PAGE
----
Study on Dual Language Programs in Portland Demonstrate Benefit for ALL

A study conducted by the RAND Corporation, Portland Public Schools, and the American Council for International Education supported by an Institute of Education Science grants evaluated the benefits of dual language two-way programs in reading, math, and science outcomes.  Although they are not done with the study analysis, they published initial findings November 2015:
” the study examines the effects of dual-language immersion (DLI) on student achievement. The study’s goals are to
1)estimate the causal impact of immersion education on student
achievement in mathematics, English language arts, and science,
2) examine how this effect differs for native English speakers versus native speakers of other languages,
3) illuminate the variation in instructional practices among immersion programs and between immersion and non-immersion classes in DLI schools, and
4) document the costs of immersion instruction in the district

Main finding– students in dual language two-way program were 7 to 9 months ahead of student in non-dual language programs in reading outcomes according to state data.  Great finding supporting the need for more dual language programs around the country

To read the executive summary findings click here http://res.cloudinary.com/bdy4ger4/image/upload/v1446848442/DLI_Year_4_Summary_Nov2015v3_1_jwny3e.pdf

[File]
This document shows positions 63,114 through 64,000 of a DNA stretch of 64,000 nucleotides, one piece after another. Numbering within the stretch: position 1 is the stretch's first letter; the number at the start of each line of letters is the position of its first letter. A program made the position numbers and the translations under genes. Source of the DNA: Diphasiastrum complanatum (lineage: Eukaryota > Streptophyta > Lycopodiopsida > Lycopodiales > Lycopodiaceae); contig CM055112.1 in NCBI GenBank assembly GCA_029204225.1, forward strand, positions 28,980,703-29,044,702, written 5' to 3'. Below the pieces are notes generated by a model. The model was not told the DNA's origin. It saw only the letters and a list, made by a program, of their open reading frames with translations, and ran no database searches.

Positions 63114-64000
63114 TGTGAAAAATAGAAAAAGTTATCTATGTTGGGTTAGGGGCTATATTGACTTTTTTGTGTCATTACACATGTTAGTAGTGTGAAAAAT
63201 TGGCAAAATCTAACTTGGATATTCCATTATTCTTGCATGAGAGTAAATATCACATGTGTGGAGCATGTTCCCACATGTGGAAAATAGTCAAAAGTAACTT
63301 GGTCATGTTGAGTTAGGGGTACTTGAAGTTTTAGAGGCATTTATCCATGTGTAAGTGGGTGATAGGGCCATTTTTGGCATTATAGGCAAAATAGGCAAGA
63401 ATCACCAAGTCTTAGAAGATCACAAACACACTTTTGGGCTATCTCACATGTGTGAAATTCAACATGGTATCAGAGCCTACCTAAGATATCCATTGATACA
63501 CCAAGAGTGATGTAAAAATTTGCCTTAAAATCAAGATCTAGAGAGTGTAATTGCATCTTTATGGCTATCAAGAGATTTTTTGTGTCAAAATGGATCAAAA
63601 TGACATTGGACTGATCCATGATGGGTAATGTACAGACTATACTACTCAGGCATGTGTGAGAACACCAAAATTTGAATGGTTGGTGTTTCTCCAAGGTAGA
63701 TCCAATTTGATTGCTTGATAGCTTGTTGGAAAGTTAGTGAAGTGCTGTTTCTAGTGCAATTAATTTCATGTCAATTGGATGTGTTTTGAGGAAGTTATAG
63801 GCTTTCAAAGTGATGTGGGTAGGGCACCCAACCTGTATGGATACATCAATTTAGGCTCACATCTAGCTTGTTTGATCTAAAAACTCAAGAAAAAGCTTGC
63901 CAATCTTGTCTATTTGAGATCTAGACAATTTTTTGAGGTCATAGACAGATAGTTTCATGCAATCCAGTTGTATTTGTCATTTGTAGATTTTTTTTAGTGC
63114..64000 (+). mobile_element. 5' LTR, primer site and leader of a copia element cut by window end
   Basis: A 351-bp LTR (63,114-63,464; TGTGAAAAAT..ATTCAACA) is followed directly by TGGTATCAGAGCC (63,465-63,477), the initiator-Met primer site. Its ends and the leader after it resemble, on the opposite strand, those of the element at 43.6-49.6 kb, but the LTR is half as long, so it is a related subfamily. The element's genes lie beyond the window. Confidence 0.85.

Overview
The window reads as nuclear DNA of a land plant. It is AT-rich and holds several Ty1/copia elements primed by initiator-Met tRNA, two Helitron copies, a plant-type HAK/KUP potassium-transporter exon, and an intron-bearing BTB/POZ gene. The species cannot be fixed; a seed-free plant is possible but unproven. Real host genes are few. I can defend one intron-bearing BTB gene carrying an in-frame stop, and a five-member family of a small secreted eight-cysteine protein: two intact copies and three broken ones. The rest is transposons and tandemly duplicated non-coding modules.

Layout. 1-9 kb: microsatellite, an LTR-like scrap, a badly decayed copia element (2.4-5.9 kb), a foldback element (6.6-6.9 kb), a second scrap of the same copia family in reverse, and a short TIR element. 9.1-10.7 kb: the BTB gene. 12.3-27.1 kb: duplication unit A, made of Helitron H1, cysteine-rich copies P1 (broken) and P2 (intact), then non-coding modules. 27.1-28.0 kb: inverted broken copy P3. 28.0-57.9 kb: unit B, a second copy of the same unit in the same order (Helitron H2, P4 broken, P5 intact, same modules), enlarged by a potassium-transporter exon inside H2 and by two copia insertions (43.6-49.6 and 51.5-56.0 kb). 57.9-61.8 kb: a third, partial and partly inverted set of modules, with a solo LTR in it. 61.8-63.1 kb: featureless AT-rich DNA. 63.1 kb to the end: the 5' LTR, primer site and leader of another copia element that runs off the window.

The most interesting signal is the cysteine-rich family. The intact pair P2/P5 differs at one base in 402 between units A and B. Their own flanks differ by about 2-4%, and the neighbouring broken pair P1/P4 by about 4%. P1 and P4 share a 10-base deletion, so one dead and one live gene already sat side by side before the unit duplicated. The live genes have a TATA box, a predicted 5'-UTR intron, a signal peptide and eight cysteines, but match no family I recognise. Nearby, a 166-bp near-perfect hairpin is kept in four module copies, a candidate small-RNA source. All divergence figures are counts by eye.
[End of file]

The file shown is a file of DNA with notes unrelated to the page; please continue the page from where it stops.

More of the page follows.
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Claudia Rinaldi View All →

Professor Claudia Rinaldi is the Chair of the Education Program at Lasell University. Her areas of research are the implementation of the Multi-Tier System of Supports (MTSS) framework in urban settings with English learners, teacher education in bilingual special education, and diversifying the teacher pipeline. Claudia has authored peer-reviewed publications and a book for educators called Practical Ways to Engage All Struggling Readers. She lead and developed a graduate certificate program in Teaching Bilingual Students with Disabilities for general, ESL and special education teachers geared towards applying research-informed practices to the questions and processes of identifying whether it is a language difference or a learning disability. Claudia developed a college mentoring program called Pathways to Teacher Diversity for districts and teacher education programs to partner in identifying and supporting underrepresented high school students interested in teaching careers to successfully access and persist in college. She serves in various boards including the National Center for Learning Disabilities and serves as an expert for Understood.org and the National Center for Intensive Interventions.

Professor Claudia Rinaldi believes that it is critical to prepare teacher leaders who may serve as advocates and allies and who will respond to the belief that all students can learn and succeed beyond barriers like culture, language, disability poverty, and marginalization in our country and globally.

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